The Vanished Library: A Wonder of the Ancient World, Luciano Canfora. This . . . did not really work for me. I understand that we actually know very little about the Library of Alexandria, and a lot of what we “know” is actually later accretions of legend. But this book reminds me of when I have to write a pitch for novel series, and I fill it with piles of information about the setting and the characters’ backgrounds to hide the fact that I have very little idea what I’m doing with the later plot. Canfora spends a LOT of time talking about the Ramesseum — like, really really a lot — which as near as I can tell is entirely to establish that he thinks the “library” there was not a dedicated room but rather the shelves that existed in other rooms, and he thinks the same was true of the Library of Alexandria. And he goes into all the detail about how Cleopatra met Caesar, when the relevance of Caesar to this whole thing is that Canfora believes what burned in 48 B.C. was not the Library (which there’s no reason to think was near the docks) but rather books warehoused for export. There were whole stretches where he digressed into the theological debates a later Christian had with one of the Muslims in control of Alexandria, or similarly tangential-at-best topics. I mean, I walked away from this with an idea for a novel, so it has that going for it? But for such a short book, it still contained very little that felt to me like it was pertinent.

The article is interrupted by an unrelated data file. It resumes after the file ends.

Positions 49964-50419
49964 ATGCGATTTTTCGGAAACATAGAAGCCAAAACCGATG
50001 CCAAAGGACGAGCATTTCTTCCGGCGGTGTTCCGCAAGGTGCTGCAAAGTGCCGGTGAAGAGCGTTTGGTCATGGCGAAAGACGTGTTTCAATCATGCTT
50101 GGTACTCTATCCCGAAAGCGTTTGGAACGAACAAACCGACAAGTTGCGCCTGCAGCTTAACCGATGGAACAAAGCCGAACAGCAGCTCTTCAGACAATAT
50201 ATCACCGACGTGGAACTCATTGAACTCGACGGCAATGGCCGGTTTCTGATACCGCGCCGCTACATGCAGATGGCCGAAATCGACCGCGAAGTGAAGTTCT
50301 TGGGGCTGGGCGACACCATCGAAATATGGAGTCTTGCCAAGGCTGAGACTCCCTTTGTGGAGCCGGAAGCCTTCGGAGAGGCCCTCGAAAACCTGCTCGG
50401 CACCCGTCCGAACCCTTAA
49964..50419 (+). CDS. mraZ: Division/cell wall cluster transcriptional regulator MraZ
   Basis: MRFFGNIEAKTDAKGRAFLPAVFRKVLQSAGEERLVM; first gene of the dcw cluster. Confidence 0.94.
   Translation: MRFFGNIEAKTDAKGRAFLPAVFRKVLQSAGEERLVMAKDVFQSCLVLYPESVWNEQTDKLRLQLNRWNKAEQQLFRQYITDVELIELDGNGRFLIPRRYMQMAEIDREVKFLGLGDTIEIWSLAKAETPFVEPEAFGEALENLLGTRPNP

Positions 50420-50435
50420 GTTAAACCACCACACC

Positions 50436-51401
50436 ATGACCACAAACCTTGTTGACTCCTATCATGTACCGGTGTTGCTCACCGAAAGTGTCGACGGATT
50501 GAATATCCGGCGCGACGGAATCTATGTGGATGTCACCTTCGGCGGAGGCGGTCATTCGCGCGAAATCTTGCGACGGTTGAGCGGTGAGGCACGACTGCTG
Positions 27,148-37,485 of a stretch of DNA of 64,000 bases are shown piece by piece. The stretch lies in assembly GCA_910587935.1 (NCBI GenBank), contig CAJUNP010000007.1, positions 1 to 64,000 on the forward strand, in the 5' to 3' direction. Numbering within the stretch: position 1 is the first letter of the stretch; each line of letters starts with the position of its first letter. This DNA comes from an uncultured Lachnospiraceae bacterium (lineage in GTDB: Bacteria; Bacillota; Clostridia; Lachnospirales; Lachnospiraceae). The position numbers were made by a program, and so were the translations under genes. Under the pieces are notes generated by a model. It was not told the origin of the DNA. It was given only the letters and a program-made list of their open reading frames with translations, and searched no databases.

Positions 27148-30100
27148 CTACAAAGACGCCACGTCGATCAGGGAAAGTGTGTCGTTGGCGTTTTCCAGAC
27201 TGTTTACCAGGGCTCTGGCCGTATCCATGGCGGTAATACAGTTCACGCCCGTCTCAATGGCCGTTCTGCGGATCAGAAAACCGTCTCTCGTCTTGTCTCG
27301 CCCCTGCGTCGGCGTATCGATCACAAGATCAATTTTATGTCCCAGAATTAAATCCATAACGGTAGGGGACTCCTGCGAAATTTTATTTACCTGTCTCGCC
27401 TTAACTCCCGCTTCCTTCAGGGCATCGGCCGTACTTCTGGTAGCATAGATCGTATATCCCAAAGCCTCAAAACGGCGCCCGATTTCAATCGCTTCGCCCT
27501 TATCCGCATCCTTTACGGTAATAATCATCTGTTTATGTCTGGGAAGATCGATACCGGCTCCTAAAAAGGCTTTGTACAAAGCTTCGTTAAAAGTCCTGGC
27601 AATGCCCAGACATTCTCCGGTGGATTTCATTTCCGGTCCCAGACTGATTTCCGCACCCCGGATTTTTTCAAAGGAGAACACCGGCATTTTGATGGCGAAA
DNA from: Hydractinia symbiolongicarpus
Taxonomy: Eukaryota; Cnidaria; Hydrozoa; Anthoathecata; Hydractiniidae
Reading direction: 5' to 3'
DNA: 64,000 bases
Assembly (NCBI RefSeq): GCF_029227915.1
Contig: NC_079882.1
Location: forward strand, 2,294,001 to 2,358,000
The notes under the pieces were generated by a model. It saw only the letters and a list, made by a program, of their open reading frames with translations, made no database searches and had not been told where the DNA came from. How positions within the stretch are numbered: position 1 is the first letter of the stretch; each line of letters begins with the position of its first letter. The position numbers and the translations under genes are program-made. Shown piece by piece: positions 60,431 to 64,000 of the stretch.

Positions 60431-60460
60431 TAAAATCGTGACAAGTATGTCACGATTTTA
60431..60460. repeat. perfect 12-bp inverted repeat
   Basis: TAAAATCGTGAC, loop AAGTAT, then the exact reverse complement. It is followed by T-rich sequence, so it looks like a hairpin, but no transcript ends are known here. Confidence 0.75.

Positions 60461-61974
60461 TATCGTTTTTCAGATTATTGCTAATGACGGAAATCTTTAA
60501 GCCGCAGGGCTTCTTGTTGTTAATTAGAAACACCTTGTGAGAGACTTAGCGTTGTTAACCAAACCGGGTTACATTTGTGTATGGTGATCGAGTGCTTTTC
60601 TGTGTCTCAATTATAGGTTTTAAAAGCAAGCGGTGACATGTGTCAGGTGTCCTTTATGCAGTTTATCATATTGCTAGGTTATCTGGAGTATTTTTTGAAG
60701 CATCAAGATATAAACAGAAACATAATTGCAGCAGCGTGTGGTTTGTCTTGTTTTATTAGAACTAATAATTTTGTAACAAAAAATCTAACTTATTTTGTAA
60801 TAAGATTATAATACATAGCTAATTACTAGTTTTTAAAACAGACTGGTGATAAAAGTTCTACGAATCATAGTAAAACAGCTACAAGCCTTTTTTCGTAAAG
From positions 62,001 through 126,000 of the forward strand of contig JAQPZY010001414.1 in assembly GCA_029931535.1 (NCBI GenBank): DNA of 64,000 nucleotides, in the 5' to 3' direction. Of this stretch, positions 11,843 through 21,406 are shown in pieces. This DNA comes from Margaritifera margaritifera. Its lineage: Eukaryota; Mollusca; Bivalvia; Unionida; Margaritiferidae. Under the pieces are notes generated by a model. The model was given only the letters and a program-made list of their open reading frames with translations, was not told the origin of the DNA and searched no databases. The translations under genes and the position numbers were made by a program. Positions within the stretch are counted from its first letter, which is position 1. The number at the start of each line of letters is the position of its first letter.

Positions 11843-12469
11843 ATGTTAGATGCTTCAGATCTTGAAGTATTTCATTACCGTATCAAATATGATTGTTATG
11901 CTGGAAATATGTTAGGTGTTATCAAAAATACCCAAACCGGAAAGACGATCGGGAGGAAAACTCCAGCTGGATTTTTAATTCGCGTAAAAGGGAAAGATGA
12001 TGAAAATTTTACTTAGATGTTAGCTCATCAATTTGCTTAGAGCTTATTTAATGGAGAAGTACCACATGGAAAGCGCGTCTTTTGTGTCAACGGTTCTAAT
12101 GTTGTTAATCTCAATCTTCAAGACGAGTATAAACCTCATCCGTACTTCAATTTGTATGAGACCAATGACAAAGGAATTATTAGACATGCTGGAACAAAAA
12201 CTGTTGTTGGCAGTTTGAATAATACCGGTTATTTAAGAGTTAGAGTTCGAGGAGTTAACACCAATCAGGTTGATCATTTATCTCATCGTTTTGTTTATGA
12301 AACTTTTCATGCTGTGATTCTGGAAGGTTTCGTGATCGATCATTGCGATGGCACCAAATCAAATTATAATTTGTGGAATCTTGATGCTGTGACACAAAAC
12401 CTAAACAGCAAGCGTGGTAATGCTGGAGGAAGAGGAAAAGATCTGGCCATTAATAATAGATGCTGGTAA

Dragon Pearl, Yoon Ha Lee. (Disclosure: the author is a friend.) Another from the Rick Riordan Presents imprint, and my favorite so far. It contains many of the same elements and concerns that show up in the Machineries of Empire series, but middle grade, so, waaaaaay less dark. It also contains much less of what was slightly grating to me in the other two I’ve read. I think partly that’s because the main character this time isn’t the half-mortal child of a god — instead she’s a gumiho, a fox spirit — and also the setting, which is full-bore science fantasy with interplanetary colonies and also the captain of the spaceship is a tiger shapeshifter, meant there wasn’t the “oh my god, what if the kids at school make fun of me” kind of fretting that I have trouble sympathizing with, and much more of “I need to clear my brother’s name because I don’t believe he committed treason.” (To be clear: that doesn’t mean the others are bad books. I recognize that I am three to four times the age of the target audience for these.) I loved this for the Korea! In! Spaaaaace!-ness of it, and the willingness to just smash science fiction and fantasy together until fun plot falls out.